- Vacate people and pets from the room.
- If you have central forced air heating/air-conditioning system, shut it off.
- Air out the room for five to 10 minutes by opening a window or door to the outdoors.
- Collect materials needed to clean up the broken bulb:
–Stiff paper or cardboard
–Damp paper towels or disposable wet wipes (for hard surfaces)
–A glass jar with a metal lid or a sealable plastic bag
- Use disposable gloves.
- Do not vacuum, which could spread mercury-containing powder or mercury vapor. Vacuuming is not recommended unless broken glass remains after all other cleanup steps have been taken.
- Be thorough in collecting broken glass and visible powder.
- Place cleanup materials in a sealable container.
- Promptly place all bulb debris and cleanup materials, including vacuum cleaner bags, in an outdoor trash container or protected area until materials can be disposed of. Avoid leaving any bulb fragments or cleanup materials indoors.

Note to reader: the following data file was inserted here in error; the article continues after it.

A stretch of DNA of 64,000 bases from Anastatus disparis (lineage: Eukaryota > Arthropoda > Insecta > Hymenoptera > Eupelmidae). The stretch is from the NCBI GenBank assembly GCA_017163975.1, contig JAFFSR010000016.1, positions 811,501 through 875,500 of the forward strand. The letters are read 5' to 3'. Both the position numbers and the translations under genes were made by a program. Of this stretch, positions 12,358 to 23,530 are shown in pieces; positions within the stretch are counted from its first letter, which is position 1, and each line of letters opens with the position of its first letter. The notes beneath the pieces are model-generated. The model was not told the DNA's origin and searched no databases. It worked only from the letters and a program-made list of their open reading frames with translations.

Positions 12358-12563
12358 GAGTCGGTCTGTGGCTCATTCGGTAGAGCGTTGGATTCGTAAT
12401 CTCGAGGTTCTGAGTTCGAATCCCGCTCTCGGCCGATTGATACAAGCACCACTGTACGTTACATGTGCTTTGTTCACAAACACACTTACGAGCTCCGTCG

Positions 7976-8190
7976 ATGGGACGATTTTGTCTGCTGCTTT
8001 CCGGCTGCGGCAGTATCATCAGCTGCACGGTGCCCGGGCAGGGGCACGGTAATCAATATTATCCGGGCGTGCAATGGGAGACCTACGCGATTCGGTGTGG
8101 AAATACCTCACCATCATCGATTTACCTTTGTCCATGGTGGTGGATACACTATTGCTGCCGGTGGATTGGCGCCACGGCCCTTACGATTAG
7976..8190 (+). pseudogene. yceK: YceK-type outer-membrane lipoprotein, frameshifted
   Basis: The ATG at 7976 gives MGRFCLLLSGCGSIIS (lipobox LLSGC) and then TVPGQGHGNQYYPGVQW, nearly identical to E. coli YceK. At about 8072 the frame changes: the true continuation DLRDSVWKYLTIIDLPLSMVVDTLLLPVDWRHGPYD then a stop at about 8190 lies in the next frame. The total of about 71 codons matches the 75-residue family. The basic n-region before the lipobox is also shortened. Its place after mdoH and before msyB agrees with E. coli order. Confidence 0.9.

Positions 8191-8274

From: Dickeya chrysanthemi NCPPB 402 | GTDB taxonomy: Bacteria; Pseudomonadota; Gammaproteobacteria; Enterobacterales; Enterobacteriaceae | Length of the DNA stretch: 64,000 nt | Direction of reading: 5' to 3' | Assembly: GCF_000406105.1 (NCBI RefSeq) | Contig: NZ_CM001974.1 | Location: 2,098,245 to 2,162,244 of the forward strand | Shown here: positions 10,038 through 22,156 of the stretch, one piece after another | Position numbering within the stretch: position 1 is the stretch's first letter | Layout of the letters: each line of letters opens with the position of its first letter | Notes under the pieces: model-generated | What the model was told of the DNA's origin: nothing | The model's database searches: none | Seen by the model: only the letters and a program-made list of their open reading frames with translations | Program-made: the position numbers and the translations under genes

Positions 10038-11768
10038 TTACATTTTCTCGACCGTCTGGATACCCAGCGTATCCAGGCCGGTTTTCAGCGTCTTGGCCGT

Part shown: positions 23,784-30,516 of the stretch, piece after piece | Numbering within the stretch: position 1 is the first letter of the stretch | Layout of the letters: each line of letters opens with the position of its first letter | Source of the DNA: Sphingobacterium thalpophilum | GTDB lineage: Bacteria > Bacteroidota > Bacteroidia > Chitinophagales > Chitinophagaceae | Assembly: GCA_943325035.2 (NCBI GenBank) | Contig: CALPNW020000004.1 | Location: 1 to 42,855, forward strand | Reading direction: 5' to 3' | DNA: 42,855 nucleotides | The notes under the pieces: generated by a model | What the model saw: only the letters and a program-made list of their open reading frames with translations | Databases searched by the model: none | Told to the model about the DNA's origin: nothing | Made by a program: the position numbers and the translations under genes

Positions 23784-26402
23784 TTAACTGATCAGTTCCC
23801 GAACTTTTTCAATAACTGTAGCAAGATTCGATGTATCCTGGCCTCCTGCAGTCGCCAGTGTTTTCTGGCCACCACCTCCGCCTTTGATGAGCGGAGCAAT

- Next, check with your local government about disposal requirements in your area. Some localities require fluorescent bulbs (broken or unbroken) to be taken to a local recycling center. If there is no such requirement in your area, dispose of the materials with your household trash.
- If practical, continue to air out the room where the bulb was broken and leave the heating/air conditioning system off for several hours.